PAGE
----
Dubai: How brands can leverage technologies to underpin the consumer shopping experience
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Dubai: How brands can leverage technologies to underpin the consumer shopping experience

Dubai: How brands can leverage technologies to underpin the consumer shopping experience

The emirate presents itself as a highly diverse consumer market where brands are busy getting the attention of shoppers

Gulf Business

Dubai outpacing London and New York as the preferred shopping destination is not surprising. Dubai’s overnight visitor spend is humongous – data from the 2019 MasterCard Destination Cities reflects that in 2018, 15.93 million visitors splurged $30.82bn, which is much more than London ($16.47bn with 19.09 million visitors) and New York ($16.43bn with 13.6 million).

When looking at the cities by dollar spent, Dubai topped the list with travellers spending $553 on average a day. But that was pre-Covid times.

In 2020, Covid-19 ravaged economies across the globe but there was a turnaround in Q3 2021 as reflected in the business confidence survey conducted by the Dubai Chamber of Commerce and Industry. According to the survey, the confidence among Dubai businesses reached its highest level in 10 years, fuelled by the start of the world’s largest event Expo 2020. It also indicated that 44 per cent of consumers plan to spend their spare cash on vacations, 36 per cent on outdoor entertainment, and 33 per cent on new clothes.

Due to the Expo 2020, the tourist arrivals in 2020 were 5.5 million and in 2021 similar numbers are cited, affected by the pandemic according to Dubai Tourism. However, the six-month-long event has already spurred quite a lot of economic activity, increased tourist arrivals thus witnessing a bouncing back of consumer confidence levels.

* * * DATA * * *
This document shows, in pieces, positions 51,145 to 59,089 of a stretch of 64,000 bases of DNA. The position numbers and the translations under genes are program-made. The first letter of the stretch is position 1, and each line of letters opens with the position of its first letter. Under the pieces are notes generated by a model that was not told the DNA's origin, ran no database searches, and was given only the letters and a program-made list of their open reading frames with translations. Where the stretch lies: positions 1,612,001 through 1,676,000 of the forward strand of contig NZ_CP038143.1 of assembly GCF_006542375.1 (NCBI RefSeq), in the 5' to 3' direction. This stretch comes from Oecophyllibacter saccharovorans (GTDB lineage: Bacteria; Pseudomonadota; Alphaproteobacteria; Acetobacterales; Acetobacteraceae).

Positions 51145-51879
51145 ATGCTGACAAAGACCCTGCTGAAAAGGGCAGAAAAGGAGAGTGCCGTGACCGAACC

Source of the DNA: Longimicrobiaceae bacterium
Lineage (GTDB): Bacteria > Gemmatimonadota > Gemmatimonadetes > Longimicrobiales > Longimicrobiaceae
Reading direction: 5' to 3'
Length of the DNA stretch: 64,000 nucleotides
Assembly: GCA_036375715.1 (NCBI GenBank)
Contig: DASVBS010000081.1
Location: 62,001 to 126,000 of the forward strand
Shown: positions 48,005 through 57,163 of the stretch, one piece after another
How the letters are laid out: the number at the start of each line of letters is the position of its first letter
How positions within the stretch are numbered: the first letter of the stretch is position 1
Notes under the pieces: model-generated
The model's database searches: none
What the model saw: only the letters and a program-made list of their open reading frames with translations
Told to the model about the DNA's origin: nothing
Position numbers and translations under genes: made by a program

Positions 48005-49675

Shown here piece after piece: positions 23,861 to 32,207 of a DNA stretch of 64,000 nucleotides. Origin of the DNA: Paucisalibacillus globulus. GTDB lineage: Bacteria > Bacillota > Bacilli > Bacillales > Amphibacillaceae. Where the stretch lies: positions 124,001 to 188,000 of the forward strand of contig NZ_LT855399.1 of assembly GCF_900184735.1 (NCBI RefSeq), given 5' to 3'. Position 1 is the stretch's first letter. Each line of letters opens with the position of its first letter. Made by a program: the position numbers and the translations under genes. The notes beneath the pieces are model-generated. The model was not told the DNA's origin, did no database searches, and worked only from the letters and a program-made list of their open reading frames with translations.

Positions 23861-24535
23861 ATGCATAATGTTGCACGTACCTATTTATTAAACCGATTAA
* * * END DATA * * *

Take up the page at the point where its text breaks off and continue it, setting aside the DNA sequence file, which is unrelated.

Dubai presents itself as a highly diverse consumer market where brands are busy getting the attention of those descending upon the emirate from all over the world. The pronounced consumer diversity needs customer engagement on many different channels. Therefore, brands in Dubai have started deploying digital technologies to attract the diverse tourists and residents alike.

Geofencing for floating population

To specifically target the floating population, brands are deploying geofencing, a location-based service. Using GPS, RFID, Wi-Fi, or cellular data, retail enterprises can trigger messages like SMS, email, or in-app/app-based notifications when mobile devices enter, exit, or remain parked in the geographical location. The location notification helps brands reach customers based on their spot, learn if they are near a mall /retail outlet, and understand any location-sensitive discounts. This on-boarding of the consumer is the first step of the shopping experience.

Malls and brands working out digital synergies

With over 70 shopping malls in Dubai and each offering a unique experience, the digital transformation of retail is good news for the malls as it opens new ways to engage consumers throughout their decision journey. Malls promise a social experience and they draw consumers globally, unlike online shopping which the residents use based on their needs and convenience.